Q: How do you measure the on-site event?

A: In the first part of our three part series, we laid out the different metrics you could use to measure your experiential marketing campaigns. In this second part, we’ll dive into the metrics you should use for the on-site event itself and its attendance. It’s critical to keep track of the on-site event metrics to properly count the effectiveness of the on-the-ground component of the campaign. After all, it’s often the focal hub of the campaign with the most impact.

Here were the on-site event measures we outlined:

Number of Giveaways
Number of Interactions
Number of Leads
Time to Capture Lead
Time of Average Engagement
Verbal Feedback

So now let’s break these down.

Number of Giveaways

People love free stuff. Incentives are powerful and when used in the form of premiums or other giveaways, they make it easier to calculate how much it cost to acquire a customer. Typically, giveaways work best if people give something of their own, such as contact or survey info, creating a better prospect and a more engaged customer to target or gain valuable insight from.

Number of Interactions

The number of people that interact (stop by, respond, ask a question, or any sign of intentional engagement) is a necessary input for several key metrics . For example, by looking at the number of interactions vs. the number of leads, you can understand your lead rate, honing in on what to change if an event draws people quickly but doesn’t lead them to share their information for follow-up. It could also be the reverse where the number of interactions may be low, but the lead rate is extremely high, signaling a campaign that has succeeded in targeting the right customers.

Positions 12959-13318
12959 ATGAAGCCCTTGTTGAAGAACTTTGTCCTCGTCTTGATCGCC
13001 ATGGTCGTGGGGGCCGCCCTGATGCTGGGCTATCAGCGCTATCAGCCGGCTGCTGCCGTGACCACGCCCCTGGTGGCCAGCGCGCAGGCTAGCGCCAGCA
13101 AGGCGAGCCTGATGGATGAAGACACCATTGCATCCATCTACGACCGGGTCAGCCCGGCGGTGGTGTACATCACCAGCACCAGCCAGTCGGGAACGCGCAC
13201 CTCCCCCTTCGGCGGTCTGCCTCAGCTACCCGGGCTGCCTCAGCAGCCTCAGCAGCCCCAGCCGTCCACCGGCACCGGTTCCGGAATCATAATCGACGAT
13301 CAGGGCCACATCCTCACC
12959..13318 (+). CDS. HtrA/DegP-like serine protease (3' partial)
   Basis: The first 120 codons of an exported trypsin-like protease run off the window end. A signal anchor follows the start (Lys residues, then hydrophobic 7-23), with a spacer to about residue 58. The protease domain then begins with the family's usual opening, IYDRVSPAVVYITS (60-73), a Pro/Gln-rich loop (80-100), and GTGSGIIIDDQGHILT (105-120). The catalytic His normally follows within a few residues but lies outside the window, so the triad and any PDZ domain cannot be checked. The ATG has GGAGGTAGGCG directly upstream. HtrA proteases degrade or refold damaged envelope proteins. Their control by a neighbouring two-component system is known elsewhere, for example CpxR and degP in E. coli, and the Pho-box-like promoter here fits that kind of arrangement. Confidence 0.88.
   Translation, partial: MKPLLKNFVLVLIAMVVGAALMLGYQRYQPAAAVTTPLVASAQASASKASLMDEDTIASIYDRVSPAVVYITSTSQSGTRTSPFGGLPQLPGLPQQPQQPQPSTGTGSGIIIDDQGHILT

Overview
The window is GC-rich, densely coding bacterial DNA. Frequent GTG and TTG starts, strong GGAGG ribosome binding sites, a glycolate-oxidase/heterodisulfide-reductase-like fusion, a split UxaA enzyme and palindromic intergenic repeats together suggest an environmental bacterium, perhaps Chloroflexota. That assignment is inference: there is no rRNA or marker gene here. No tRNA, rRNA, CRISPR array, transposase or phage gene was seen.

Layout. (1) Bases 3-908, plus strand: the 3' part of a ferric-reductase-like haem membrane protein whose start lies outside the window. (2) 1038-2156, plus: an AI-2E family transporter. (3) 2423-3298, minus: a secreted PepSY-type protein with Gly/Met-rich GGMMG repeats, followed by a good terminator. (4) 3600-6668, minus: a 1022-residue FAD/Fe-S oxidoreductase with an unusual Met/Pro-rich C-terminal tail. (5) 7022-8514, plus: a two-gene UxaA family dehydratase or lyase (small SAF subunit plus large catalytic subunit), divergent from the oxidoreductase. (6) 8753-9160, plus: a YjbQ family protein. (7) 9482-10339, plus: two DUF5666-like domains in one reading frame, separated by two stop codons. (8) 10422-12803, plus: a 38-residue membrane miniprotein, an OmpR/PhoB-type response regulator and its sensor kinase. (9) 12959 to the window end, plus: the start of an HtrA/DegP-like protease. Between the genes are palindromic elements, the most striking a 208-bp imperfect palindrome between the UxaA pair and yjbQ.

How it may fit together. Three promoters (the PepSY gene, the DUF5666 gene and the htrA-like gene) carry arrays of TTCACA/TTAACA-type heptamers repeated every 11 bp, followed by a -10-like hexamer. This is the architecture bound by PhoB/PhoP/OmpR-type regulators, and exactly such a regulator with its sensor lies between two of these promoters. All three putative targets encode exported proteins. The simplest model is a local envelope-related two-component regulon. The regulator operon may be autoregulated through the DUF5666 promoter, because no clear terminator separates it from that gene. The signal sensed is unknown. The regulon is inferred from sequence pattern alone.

Number of Leads

When doing a campaign that has a main objective of generating leads or capturing consumer data, this metric is of course what the whole operation hinges on. But it’s also critical for the post event metrics, such as sales conversion (how many people go on to buy the brand.) This input is also helpful to calculate ROI for your clients, as it can lead to new sales, which means it directly impacts the bottom line, validating the campaign.

Time to Capture Lead

This metric can be crucial in determining the tactic you wish to use to capture leads and/or how much staff you will need to man the on-site event. Knowing your target goal will be helpful in assessing the max number of leads you can collect if the event is a huge success. Knowing this upper bound will help you make wise choices from the tactic to capture the lead (mobile app, sign-up sheet) to the minimum staffing required.

Time of Average Engagement

By calculating the time of average engagement of each person that interacts with your event, you can properly gauge foot traffic capacity, helping you make decisions about the scope of the campaign, the size of footprints and the flow of participation. This number will be obviously different depending on the tactic (say, photo stand vs. a game show), but it’s good to know so you can match appropriate tactics that align with your campaign goal (such as brand awareness vs. lead generation.)

Verbal Feedback

Not every measure has a number value, often some of the most important insight you can get is straight from people’s mouths. This is especially great to have on hand for clients concerned with brand perception, as participants can be open and vocal about distinct instances and impressions. This feedback gives helpful cues such as to how unique the event was and how they ultimately felt about the experience.

There are of course other metrics to measure the on-site event attendance but these are the key inputs that effect top-level strategy and implementation. In our next installment we’ll shed light on the measures that live before and after and event, as well as during, to show a full data story to understand the impact of the entire campaign.

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